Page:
USE OF TEMPERATURE AND SHORT WAVE RADIATION TO PREDICT THE RATE OF SEEDLING EMERGENCE AND THE HARVEST DATE

J.F. Bierhuizen, R.A. Feddes
Already in the nineteenth century great attention was given to temperature effects on germination and plant growth. So, for example, Sachs (1860) distinguished three cardinal points of vital activity, e. g. a minimum temperature below which no activity is present, an optimum temperature at which the highest activity occurs and a maximum temperature above which the activity is again zero. Haberlandt, as cited by Grafe (1914), gave cardinal temperature points for the germination of seeds of a large number of plants. Pfeffer (1903) early recognized, however, that 'the cardinal points can never be determined with more than the approximate accuracy, since their position is involved by the external conditions, by the duration of exposure, by the age of the plant and by its previous treatment'.

As a result of these researches numerous methods for evaluating the effect of temperature on germination and subsequent plant growth have been recommended in the past. An extensive review on the advantages and disadvantages of the various temperature efficiency indices such as length of the growth period, heat sum, exponential and physiological index has been given by Klages (1942). Growth expressed as germination, stem elongation often shows a linear response between minimum and optimum temperature. It follows that at a fixed temperature level, growth rate is proportional to time. The combined relationship for a definite growth stage can therefore be represented by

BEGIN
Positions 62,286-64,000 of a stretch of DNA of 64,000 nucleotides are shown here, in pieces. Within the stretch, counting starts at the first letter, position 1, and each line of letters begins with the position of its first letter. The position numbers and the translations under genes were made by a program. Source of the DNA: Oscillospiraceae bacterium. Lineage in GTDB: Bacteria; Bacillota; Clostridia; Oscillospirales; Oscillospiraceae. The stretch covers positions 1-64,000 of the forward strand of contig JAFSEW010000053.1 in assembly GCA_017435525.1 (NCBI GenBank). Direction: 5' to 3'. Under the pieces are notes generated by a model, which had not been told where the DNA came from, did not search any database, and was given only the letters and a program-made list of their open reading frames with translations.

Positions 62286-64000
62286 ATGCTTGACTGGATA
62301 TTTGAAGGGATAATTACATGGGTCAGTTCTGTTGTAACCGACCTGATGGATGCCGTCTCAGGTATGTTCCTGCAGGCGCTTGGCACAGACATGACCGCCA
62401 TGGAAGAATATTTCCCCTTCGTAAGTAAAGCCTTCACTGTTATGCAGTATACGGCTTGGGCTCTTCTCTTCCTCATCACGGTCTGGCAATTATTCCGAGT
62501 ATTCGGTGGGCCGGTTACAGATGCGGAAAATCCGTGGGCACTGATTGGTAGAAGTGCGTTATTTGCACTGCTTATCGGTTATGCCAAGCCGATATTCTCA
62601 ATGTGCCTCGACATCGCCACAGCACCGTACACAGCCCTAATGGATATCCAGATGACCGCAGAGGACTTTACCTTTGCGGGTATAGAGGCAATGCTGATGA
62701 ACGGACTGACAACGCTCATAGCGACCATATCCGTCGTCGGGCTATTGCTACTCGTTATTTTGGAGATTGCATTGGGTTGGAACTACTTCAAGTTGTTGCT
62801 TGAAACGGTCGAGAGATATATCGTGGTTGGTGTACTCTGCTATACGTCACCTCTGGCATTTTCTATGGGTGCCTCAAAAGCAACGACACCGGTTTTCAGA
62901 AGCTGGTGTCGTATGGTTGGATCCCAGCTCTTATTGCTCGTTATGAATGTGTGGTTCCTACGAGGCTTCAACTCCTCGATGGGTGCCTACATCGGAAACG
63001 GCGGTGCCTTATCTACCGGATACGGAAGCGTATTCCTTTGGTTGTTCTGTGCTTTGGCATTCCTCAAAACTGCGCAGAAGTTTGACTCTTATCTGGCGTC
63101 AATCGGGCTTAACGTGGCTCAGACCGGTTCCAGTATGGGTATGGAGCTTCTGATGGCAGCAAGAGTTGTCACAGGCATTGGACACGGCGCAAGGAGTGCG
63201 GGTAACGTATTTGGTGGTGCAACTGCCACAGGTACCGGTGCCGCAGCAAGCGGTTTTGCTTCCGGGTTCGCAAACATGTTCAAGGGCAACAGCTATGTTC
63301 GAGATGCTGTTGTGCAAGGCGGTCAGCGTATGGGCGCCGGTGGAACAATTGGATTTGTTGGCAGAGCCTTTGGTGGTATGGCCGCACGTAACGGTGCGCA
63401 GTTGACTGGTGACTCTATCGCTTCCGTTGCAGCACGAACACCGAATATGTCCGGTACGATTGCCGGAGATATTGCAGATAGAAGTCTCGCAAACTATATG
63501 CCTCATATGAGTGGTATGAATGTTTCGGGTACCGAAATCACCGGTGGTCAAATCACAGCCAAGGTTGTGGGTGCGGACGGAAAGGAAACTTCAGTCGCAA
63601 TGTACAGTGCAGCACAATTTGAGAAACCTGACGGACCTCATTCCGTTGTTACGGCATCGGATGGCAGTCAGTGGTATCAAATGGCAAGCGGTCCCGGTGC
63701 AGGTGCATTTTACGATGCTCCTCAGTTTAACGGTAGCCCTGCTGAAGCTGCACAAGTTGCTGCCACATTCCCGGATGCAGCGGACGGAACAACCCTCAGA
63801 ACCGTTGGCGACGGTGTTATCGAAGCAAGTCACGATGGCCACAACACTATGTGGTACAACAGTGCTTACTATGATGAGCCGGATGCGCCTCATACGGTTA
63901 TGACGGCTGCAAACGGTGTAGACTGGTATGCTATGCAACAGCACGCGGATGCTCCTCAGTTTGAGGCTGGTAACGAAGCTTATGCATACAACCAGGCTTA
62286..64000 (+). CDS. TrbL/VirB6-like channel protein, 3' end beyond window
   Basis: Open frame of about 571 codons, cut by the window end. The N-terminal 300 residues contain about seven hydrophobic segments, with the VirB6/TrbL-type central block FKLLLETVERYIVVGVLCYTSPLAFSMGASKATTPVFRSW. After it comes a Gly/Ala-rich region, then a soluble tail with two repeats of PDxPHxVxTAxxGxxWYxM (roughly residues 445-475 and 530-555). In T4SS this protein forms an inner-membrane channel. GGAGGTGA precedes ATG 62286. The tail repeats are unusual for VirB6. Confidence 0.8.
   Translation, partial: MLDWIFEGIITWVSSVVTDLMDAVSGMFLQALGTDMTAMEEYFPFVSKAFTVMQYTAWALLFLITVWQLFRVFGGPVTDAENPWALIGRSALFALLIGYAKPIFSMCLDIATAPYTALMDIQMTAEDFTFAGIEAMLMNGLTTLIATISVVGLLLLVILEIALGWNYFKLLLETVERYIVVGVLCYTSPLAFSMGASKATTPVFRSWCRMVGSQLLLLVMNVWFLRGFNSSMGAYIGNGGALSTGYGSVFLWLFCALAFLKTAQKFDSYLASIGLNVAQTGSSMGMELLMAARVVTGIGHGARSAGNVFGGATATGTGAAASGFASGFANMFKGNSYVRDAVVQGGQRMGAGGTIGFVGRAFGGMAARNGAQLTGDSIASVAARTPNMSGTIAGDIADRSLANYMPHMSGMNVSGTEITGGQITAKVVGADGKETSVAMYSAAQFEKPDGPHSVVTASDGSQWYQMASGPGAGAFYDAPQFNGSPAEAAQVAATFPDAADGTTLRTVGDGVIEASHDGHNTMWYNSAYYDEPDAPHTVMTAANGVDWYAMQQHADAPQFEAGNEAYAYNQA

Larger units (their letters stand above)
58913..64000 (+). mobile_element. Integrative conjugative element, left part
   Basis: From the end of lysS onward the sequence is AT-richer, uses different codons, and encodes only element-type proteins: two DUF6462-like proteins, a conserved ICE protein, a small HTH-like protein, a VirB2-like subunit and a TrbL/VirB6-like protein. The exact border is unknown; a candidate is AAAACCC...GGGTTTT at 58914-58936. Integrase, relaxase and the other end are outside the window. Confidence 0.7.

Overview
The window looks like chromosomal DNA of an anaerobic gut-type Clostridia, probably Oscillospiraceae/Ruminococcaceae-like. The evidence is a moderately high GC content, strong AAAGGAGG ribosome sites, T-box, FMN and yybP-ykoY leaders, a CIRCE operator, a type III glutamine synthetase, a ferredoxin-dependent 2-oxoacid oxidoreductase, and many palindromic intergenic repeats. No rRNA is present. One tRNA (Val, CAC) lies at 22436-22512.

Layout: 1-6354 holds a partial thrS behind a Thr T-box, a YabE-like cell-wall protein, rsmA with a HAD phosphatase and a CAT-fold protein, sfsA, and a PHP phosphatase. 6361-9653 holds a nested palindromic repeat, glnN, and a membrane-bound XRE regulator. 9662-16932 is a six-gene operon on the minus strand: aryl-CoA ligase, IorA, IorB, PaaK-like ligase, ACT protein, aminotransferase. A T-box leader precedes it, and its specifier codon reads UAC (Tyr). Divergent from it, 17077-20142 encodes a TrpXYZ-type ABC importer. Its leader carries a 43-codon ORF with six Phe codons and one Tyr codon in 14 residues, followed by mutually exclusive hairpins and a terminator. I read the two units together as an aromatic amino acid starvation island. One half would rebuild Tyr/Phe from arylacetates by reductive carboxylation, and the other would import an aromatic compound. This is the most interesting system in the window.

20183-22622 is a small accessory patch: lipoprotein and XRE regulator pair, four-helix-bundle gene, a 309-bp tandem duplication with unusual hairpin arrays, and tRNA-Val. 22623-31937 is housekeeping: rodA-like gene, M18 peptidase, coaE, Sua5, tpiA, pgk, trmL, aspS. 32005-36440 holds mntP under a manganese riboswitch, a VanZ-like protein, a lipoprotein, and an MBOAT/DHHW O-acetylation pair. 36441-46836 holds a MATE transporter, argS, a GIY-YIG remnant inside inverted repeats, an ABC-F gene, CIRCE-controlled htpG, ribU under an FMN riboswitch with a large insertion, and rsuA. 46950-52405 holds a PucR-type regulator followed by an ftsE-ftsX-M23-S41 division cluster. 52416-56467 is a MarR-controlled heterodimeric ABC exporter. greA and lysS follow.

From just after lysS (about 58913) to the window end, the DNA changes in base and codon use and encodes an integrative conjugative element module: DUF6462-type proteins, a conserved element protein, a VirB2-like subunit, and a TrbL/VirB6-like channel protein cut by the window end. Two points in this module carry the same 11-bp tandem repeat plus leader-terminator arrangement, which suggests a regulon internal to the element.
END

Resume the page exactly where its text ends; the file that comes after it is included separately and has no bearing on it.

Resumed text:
S = (Tmean - Tmin) x t

where S is a heat sum (constant heat sum) in degree days; Tmean resp. Tmin are the mean temperature and the minimum temperature for the growth activity in degrees centigrade; t is the time in days.

In experiments with various temperatures, a plot between T and the reciprocal value of t should give a linear relation, of which the slope gives a value for S and the intercept a value for Tmin.

The germination of seeds has been extensively studied under controlled temperature conditions in the laboratory and under field conditions with varying sowing-dates. In the field, however, a periodic variation in soil temperature occurs, the amplitude of which depends on available energy, soil depth, thermal conductivity and heat capacity of the soil. A

Bierhuizen, J.F. and Feddes, R.A. (1973). USE OF TEMPERATURE AND SHORT WAVE RADIATION TO PREDICT THE RATE OF SEEDLING EMERGENCE AND THE HARVEST DATE. Acta Hortic. 27, 269-278
DOI: 10.17660/ActaHortic.1973.27.33
https://doi.org/10.17660/ActaHortic.1973.27.33

Acta Horticulturae